room.

The smaller the space, the greater the necessity of, and the larger the opening required for, the admission of fresh air. If two or three hundred cubic feet only be allowed to the individual, the air must be changed every fifteen or twenty minutes, provision for which necessitates a draught and in cold weather great waste of heat. Specific gravity: Oxygen, (unit,) 1,000; atmospheric air, in the aggregate, 1105.63; nitrogen, 971.37; carbonic acid, 1524.5; carbonic oxid, 971.2.-Graham.

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Hence it is evident that the danger of "taking cold" in a small room, if it is kept ventilated, is much greater than it is in a large one. To reduce the gaseous components of respired air to their natural proportions and to neutralize its deleterious qualities, every person requires from 2,000 to 2,500 cubic feet of fresh air every hour.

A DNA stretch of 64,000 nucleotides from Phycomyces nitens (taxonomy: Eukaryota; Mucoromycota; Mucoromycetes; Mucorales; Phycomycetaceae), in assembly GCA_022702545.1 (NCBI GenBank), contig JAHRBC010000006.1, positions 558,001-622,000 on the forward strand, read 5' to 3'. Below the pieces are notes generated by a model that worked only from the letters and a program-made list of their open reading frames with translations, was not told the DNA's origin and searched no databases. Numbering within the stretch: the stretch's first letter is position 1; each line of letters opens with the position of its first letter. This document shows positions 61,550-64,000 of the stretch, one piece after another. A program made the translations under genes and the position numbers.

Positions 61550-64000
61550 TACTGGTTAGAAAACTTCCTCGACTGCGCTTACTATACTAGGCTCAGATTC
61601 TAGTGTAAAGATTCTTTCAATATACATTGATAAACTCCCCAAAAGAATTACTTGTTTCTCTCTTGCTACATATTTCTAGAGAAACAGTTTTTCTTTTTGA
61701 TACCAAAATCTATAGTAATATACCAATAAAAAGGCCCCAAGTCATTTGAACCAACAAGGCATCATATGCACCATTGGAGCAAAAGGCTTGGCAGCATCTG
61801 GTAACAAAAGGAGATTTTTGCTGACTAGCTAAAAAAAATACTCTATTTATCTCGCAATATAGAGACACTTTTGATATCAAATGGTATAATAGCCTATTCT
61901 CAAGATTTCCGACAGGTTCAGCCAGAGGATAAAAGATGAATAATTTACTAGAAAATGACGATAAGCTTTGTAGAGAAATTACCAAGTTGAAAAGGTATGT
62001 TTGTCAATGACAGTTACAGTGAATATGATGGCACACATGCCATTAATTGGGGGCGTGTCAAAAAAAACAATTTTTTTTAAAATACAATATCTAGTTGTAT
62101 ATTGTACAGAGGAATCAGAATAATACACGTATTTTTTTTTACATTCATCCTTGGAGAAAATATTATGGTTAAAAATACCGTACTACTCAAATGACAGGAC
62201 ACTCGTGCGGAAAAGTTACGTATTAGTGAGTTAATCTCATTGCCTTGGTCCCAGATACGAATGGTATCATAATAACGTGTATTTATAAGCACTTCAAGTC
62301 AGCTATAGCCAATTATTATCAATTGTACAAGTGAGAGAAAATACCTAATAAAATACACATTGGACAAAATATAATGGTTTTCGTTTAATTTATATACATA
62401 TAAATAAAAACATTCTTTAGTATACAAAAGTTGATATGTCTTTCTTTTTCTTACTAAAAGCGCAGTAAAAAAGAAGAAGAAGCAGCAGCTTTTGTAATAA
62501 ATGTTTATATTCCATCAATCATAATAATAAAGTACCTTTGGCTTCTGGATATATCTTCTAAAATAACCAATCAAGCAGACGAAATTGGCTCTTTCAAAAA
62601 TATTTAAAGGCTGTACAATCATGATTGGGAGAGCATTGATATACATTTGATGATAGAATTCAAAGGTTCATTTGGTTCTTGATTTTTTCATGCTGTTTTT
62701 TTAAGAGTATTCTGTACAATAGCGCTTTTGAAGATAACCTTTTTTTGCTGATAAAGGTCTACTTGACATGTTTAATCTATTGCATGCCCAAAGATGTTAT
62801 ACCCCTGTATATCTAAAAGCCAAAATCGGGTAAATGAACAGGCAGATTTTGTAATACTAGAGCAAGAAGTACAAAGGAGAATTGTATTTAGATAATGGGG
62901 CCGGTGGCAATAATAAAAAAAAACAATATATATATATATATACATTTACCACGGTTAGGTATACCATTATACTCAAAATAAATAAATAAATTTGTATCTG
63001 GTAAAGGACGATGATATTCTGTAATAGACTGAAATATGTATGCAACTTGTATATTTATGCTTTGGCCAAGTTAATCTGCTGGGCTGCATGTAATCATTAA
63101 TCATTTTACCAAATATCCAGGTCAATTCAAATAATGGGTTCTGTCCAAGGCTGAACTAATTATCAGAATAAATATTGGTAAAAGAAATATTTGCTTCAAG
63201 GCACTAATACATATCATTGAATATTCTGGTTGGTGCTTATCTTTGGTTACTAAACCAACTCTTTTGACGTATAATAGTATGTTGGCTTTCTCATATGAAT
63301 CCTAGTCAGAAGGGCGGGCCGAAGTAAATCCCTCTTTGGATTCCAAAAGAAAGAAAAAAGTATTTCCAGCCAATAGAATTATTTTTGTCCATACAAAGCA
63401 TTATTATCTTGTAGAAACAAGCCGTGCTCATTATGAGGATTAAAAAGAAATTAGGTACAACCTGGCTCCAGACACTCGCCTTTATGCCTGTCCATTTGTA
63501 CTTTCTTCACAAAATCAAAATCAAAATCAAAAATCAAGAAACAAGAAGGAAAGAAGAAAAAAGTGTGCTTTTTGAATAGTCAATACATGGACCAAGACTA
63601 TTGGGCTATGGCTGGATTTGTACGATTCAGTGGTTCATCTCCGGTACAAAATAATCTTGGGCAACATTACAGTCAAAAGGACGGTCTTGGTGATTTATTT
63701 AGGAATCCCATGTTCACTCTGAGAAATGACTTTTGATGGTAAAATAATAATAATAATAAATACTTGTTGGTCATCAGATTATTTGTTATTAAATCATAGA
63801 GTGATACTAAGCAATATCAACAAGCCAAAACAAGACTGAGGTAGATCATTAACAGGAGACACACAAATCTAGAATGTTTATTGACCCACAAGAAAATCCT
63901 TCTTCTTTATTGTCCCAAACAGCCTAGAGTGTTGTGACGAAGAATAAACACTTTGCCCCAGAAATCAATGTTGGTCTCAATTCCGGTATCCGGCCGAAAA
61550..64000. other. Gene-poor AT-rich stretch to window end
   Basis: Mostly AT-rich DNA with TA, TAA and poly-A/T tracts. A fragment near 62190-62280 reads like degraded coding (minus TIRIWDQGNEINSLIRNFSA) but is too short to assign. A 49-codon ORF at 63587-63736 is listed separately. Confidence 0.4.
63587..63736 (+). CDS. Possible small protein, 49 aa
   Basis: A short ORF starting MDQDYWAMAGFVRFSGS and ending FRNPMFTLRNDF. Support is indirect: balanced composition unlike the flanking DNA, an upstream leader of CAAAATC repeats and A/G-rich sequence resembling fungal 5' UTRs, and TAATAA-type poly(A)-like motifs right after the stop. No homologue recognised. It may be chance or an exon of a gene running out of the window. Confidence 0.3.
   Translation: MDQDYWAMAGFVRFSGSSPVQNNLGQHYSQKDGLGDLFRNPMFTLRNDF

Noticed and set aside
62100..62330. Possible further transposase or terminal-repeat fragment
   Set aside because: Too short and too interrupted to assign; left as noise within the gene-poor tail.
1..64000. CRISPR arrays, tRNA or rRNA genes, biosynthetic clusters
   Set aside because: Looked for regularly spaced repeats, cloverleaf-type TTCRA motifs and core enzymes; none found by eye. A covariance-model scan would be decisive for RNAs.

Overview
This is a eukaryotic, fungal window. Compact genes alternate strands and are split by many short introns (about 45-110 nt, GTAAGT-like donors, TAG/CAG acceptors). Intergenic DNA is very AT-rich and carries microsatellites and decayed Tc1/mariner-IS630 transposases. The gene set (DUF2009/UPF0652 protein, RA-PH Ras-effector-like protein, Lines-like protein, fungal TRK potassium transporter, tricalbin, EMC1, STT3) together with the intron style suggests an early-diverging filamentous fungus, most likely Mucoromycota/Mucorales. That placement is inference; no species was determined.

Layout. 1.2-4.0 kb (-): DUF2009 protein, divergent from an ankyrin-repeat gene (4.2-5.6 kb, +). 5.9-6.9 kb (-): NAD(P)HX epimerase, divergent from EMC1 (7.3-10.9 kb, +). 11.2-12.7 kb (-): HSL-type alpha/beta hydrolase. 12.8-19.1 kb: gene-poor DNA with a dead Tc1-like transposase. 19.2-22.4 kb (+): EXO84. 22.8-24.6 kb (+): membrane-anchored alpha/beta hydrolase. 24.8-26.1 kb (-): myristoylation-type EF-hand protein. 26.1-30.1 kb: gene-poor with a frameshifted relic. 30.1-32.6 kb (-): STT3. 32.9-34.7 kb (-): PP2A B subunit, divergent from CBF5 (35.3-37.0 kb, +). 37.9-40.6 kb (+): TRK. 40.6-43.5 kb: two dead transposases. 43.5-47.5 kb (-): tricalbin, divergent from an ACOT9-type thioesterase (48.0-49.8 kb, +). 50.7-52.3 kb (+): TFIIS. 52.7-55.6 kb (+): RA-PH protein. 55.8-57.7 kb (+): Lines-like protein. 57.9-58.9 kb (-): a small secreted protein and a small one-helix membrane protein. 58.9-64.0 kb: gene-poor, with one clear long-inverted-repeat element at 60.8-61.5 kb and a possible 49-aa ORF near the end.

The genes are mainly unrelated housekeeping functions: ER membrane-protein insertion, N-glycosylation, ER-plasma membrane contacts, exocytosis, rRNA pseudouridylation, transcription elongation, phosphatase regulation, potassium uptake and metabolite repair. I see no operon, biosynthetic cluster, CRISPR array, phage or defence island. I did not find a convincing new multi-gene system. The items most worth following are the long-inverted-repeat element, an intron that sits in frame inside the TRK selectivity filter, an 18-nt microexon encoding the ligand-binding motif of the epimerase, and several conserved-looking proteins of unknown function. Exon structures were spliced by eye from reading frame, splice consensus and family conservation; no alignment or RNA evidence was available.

To admit this amount of fresh air into a room is not as difficult as persons generally suppose. It has been calculated that with ordinary exposure an open space equal to five inches in the square will admit the passage of 2,000 cubic feet of air hourly; this, of course, implies that there should be an equal amount of open space for the escape of the air displaced. If, therefore, an ordinary window of three feet wide be open about an inch and a half at the top, and there be a chimney-flue in the room, the purpose is accomplished. Or the same by two windows on opposite sides of the room; or, it may be by crevices equal to this space about a door, in co-operation with one window. The multiplication of persons, it is plain, requires a corresponding multiplication of means.